Tanzania has been found to top the region in hunger levels. This according to the Global Hunger Index (GHI) which was released in October 2016 by the International Food Policy Research Institute (IFPRI) in partnership with Welthungerhilfe and Concern Worldwide. The report which was dubbed Getting to Zero hunger notes that the developing world has made substantial progress in reducing hunger since 2000; the level of hunger in developing countries as a group has fallen by 29 percent. However, the report continues to note that this progress has been uneven, and great disparities in hunger continue to exist at the regional, national, and subnational levels.
The second of the Sustainable Development Goal developed in 2015 aims to end hunger, achieve food security and improved nutrition and promote sustainable agriculture by 2030. The Global Hunger Index combined the four component indicators of Undernourishment; Child wasting; Child stunting; and Child mortality to come up with accurate conclusions on hunger.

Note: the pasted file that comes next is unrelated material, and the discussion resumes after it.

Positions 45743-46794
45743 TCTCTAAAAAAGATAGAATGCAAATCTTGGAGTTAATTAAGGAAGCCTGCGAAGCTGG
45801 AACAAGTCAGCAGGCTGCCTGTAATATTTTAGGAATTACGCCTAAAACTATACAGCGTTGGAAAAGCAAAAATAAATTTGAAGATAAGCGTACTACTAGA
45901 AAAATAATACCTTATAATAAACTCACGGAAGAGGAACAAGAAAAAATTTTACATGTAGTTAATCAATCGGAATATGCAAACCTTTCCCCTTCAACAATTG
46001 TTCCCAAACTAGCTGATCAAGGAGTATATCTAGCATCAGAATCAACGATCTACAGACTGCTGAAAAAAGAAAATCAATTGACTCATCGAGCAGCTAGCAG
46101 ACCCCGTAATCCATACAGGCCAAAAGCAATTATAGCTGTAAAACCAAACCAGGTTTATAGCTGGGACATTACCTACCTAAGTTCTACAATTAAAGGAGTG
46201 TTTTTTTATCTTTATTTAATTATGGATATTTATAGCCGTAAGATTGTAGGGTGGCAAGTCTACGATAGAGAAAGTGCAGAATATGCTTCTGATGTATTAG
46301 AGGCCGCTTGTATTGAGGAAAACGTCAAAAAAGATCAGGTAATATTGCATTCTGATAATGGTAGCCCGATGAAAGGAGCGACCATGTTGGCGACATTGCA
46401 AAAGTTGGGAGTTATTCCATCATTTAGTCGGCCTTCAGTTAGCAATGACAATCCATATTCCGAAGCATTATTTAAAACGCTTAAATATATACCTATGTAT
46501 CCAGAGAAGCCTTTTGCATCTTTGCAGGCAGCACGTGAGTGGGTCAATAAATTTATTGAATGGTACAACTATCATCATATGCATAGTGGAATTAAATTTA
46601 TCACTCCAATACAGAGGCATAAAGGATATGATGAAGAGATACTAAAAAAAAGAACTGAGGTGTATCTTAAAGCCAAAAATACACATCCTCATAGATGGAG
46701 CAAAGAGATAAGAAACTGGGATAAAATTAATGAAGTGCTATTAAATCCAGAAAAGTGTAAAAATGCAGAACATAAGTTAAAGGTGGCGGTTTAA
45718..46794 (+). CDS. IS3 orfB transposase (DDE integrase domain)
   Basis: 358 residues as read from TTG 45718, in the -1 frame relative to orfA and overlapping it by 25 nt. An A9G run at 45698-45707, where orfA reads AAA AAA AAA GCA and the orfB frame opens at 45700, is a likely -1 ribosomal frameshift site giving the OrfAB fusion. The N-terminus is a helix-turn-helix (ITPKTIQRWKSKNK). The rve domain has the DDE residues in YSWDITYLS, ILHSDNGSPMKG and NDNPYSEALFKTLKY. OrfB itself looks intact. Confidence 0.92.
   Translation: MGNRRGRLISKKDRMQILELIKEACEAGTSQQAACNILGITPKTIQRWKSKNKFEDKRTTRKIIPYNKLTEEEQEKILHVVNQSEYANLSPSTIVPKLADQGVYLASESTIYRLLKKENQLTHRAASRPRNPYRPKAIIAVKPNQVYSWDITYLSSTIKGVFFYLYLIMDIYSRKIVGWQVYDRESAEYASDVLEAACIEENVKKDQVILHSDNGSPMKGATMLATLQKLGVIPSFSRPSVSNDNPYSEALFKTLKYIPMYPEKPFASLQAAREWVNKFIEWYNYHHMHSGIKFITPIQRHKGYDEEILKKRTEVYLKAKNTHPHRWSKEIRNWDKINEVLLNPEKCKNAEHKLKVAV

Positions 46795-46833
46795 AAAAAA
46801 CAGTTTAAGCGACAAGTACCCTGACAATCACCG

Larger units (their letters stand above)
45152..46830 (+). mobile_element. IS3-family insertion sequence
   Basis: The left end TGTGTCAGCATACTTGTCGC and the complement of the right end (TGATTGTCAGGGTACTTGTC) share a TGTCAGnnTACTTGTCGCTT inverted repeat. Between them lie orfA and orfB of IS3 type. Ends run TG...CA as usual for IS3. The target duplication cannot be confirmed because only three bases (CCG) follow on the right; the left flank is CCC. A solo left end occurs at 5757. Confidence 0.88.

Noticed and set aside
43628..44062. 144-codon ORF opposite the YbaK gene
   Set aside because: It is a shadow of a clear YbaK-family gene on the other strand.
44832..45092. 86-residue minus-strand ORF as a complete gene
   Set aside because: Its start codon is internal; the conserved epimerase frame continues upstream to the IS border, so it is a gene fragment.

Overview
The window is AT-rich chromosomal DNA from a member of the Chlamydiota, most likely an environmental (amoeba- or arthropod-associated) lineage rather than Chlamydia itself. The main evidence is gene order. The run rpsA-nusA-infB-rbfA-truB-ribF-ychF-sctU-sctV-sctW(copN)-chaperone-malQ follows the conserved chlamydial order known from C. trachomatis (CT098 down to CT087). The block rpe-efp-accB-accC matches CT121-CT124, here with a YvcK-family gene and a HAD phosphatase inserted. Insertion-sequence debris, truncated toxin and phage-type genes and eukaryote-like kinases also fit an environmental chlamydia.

Countries’ hunger levels were rated as Low, Moderate, Serious, Alarming, and Extremely Alarming. Hunger levels were found still serious or alarming in 50 countries the highest of which are found in Africa south of the Sahara and South Asia. Highest hunger levels were found in Central African Republic (with a score of 46.1) followed by Chad (44.3); lowest hunger levels were found in Argentina (<5) followed by Bosnia and Herzegovina (<5). The regional countries of Uganda, Kenya, Tanzania and Rwanda were rated Serious with Tanzania having the highest levels scoring at 28.4. Rwanda was at 27.4, Uganda 26.4 and the least being Kenya with 21.9.
The report notes that the decline in hunger must accelerate in these regions if the world is to achieve Zero Hunger by 2030.